Report: “Missouri Escalates Battle Over Books with New Rule Threatening State Funds For Libraries”
From KCUR Radio:
Beginning May 30, a new state rule could deny state funding to libraries over books deemed inappropriate for young readers — although it’s not clear how it will be enforced.
Under the new rule, public libraries will lose state funding, which ranges from 1% to 20% of their budget, if they violate the rules. Among the new requirements:
Libraries must have strict new policies barring them from giving minors books that their parents don’t want them to read. Libraries also must keep any “age-inappropriate” books away from areas meant for young readers, and they must clearly publicize how they select books and how parents can challenge those choices. Also, all events at the library — including story hours — must be labeled with “age-appropriate designations” in all their promotions.
The move comes as books are being banned from libraries at rates not seen in decades; most of them have to do with LGBTQ themes or race and racism. But Ashcroft insists that tying library funding to book selection is not banning books.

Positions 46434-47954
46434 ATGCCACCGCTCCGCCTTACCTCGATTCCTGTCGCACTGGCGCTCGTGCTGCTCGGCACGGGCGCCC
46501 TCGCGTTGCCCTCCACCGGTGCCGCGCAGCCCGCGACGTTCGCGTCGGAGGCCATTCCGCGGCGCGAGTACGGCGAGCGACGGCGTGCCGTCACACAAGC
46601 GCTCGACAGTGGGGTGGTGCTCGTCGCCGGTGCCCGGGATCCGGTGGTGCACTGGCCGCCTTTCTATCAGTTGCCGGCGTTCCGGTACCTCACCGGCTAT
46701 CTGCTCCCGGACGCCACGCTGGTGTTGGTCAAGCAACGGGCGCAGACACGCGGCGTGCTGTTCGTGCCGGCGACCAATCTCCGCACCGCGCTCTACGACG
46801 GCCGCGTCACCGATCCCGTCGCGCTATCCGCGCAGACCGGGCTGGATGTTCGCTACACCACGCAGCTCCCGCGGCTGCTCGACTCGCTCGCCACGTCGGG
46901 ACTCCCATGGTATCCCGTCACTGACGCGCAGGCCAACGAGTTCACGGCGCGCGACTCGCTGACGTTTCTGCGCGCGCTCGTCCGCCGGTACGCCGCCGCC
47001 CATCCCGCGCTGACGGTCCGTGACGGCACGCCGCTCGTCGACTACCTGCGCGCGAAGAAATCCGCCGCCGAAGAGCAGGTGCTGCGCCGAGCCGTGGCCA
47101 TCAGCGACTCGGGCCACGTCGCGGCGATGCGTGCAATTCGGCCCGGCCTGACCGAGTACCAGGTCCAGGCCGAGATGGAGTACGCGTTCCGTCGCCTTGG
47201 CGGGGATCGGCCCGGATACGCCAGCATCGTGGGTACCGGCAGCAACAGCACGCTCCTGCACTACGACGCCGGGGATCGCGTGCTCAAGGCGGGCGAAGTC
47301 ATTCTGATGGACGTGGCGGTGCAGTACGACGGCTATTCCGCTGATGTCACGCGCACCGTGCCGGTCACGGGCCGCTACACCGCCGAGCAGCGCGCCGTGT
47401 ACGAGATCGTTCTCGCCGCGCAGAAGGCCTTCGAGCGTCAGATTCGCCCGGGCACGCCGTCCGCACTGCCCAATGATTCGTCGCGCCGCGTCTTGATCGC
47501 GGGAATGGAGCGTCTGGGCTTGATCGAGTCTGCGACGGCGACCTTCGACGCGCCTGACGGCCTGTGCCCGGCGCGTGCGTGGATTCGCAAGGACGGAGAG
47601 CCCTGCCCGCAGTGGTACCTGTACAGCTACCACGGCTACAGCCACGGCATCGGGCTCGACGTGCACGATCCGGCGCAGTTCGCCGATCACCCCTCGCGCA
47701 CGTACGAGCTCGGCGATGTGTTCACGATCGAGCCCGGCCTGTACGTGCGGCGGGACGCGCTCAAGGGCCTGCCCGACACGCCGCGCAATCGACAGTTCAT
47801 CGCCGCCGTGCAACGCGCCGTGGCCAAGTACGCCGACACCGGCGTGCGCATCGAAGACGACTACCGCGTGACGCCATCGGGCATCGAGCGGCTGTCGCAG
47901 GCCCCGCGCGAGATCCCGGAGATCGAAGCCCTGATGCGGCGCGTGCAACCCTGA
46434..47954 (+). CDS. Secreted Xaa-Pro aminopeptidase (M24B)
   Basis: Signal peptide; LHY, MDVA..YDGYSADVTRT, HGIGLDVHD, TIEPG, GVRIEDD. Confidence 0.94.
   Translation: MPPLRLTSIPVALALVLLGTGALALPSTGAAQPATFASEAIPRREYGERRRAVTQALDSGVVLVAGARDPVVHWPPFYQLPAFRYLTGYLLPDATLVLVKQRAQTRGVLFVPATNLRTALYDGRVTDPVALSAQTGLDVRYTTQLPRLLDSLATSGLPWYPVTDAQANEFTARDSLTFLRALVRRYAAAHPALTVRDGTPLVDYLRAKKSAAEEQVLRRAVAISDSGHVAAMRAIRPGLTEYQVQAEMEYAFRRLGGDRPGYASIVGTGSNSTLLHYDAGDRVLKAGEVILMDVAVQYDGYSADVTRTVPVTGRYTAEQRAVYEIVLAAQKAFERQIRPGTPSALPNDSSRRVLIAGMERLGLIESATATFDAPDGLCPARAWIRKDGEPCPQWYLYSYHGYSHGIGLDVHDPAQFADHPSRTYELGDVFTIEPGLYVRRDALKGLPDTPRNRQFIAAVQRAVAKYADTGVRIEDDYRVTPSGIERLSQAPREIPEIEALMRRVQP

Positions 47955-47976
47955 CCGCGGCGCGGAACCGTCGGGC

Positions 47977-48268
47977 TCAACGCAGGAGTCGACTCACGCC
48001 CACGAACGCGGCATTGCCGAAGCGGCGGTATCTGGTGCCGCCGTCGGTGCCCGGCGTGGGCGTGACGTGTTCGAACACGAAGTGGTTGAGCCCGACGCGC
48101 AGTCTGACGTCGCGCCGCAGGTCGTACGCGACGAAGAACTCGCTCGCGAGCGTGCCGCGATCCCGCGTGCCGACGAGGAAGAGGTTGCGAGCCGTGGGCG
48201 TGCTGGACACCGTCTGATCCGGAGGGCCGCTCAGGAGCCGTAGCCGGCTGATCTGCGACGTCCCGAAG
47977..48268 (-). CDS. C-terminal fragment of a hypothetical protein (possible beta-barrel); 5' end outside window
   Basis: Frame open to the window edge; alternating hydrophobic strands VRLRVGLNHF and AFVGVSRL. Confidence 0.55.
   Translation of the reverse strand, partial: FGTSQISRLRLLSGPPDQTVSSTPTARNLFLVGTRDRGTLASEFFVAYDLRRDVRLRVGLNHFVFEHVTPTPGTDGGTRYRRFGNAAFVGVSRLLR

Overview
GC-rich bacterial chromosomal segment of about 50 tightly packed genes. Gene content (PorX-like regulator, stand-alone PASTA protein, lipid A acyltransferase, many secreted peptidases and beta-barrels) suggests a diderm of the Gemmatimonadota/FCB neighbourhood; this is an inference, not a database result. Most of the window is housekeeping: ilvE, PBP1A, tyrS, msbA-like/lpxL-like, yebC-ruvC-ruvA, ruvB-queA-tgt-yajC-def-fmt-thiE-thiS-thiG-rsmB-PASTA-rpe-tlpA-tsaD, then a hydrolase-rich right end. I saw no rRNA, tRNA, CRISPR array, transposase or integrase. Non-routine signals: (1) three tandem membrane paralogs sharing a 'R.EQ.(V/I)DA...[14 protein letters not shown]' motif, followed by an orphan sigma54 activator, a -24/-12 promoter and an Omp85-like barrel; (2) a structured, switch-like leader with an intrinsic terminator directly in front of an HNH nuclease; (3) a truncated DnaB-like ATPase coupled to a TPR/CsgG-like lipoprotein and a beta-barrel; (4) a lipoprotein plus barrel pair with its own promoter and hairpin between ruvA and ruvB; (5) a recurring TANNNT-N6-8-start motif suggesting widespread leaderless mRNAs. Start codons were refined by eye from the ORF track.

“I think this is reasonable strings on dollars,” he [Secretary of State Jay Ashcroft] says. “We see that all the time with government funding. It happens with highways, it happens with schools. That is the way of the world.”
It’s unclear how exactly the Missouri rules would be enforced, or what happens, for example, if parents challenge a book they see as “age-inappropriate” but the library disagrees and keeps it.
“I really don’t know how it would work,” Ashcroft says. “I could potentially see maybe a parent sues my office and says, ‘Hey, you’re not allowed to fund them. They’re not doing what they said they’re doing.’ But that would then be decided in a court of law.”
About Gary Price
Gary Price (email@example.com) is a librarian, writer, consultant, and frequent conference speaker based in the Washington D.C. metro area. He earned his MLIS degree from Wayne State University in Detroit. Price has won several awards including the SLA Innovations in Technology Award and Alumnus of the Year from the Wayne St. University Library and Information Science Program. From 2006-2009 he was Director of Online Information Services at Ask.com.